Under his Acónito Films banner, Naschy made the hitman action film El último kamikaze (1984) before moving on to an elaborate spy spoof Operación Mantis (1984) for which Naschy was provided the biggest budget of his directoral career. Attempting to cash in on the popularity of spoof films like the Zucker brother's Airplane (1980), the film was instead a massive flop, marking the end of Acónito Films and bringing Naschy's film career to a crashing halt. Over the next years he would enter a lengthy period of depression, marked by the death of first his father and then his friend and co-producer Masurao Takeda, a period in which Naschy would seriously consider suicide.

Aside from a couple of short films and an appearance in an ultra-low budget DTV horror film Shadows of Blood (1988) filmed in Amsterdam, Naschy had been absent from the cinema world for several years when he emerged in full force with El aullido del diablo (1987). Recognising his own place among the icons of horror, Naschy (whose classic 1970s works had been popular releases in the early days of VHS - amazingly, some even finding themselves on the UK's video nasty lists) he dedicates the film to Boris Karloff, Lon Chaney, Bela Lugosi and Jack Pierce and for the only time in his career, uses his acting name Paul Naschy for the director's credit. The film, an allegorical story about a fading horror actor with plenty of opportunity for Naschy to appear as a variety of colourful characters from Rasputin to Fu Manchu, co-starred popular international actors Howard Vernon and Caroline Munro and was intended for international release - an English language version filmed to avoid the necessity for dubbing (so disliked by Anglo-American audiences). In a spectre of his early days however, Naschy's film was beset by production issues and would never get a cinematic release. His big comeback was a personal success, bringing him back into the film world, but he was not able to make the break he wanted, back into commercial cinema.

More tragedy struck 1991 when Naschy suffered a heart-attack and had to undergo emergency treatment, taking months to recover. The 1990s were a lean time for Euro-horror as a whole and throughout the decade Naschy made only a few films, supplemented by occasional cameo parts and a appearances in a few short films. La noche del ejecutor (1992) would be his final directoral effort, a small crime film in which he played one of the leading roles. Licántropo: El asesino de la luna llena (1996) was a low budget return to the screen for Waldemar Daninsky, although the film was poorly received, with Naschy accusing director Francisco Rodríguez Gordillo of removing the exploitation elements from the script to create a watered down production.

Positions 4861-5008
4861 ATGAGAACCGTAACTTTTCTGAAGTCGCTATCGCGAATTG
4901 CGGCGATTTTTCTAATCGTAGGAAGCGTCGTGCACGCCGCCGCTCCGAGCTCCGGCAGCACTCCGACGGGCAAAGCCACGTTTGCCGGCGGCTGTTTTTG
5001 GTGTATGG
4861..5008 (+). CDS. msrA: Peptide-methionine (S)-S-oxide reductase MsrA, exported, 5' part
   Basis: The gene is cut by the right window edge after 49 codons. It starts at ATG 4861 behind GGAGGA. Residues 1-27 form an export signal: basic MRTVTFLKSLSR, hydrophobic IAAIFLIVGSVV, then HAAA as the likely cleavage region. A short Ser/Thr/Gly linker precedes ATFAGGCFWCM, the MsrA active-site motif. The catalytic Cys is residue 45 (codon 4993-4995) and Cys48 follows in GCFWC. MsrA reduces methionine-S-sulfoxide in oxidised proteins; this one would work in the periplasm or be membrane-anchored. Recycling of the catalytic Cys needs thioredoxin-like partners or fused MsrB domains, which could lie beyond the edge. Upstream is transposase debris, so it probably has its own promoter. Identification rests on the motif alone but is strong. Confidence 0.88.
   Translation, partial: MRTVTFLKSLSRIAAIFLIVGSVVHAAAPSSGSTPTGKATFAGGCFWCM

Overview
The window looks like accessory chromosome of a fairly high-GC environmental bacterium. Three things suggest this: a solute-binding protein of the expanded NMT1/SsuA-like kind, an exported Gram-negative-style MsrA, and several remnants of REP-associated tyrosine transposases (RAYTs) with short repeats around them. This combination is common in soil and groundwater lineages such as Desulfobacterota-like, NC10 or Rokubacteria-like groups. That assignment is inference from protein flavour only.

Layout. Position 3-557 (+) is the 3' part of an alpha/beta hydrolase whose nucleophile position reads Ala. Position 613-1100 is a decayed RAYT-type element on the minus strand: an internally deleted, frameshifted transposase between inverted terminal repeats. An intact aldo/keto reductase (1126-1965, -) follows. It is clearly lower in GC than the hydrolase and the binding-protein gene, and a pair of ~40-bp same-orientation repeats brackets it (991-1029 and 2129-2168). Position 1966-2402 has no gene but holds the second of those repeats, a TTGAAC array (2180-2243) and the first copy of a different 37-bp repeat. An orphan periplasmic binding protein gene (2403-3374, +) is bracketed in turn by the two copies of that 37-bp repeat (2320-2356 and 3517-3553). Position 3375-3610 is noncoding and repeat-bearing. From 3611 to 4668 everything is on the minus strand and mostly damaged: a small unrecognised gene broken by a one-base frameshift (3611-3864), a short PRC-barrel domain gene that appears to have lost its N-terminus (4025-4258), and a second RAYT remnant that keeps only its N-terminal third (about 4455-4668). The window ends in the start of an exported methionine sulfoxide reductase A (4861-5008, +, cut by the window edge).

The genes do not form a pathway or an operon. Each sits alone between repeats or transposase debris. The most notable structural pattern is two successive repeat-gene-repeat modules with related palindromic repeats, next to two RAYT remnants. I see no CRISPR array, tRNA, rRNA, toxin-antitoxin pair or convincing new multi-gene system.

As VHS gave way to DVD at the turn of the century, Naschy's films became increasingly accessible to new audiences and he again found himself firmly associated with the horror genre, leading to a selection of appearances that helped to boost some otherwise undistinguished Spanish horror films. He played the ghostly killer in the effectively written slasher film School Killer (2001), followed by the comically over-the-top gore-fest of Mucha sangre (2002) and Brian Yuzna's robotic monster film Rottweiler (2004).

Naschy's fame had spread to cult film fans across the world and in 2003 he travelled to make his first and only films in the USA, although sadly these were little more than straight-to-video softcore erotica with horror trappings - Donald F. Glut's Countess Dracula's Orgy of Blood (2004) was considered harmless enough, but Fred Olen Ray's Tomb of the Werewolf (2004) marked a particularly inglorious end to the still lycanthropic Waldemar Daninsky, reduced to nothing more than filler between silicone-enhanced sex scenes. Travelling to Brazil, Naschy would play Dr. Moreau in a bizarre adaptation of the classic mad scientist tale in Um Lobisomem na Amazônia (2005).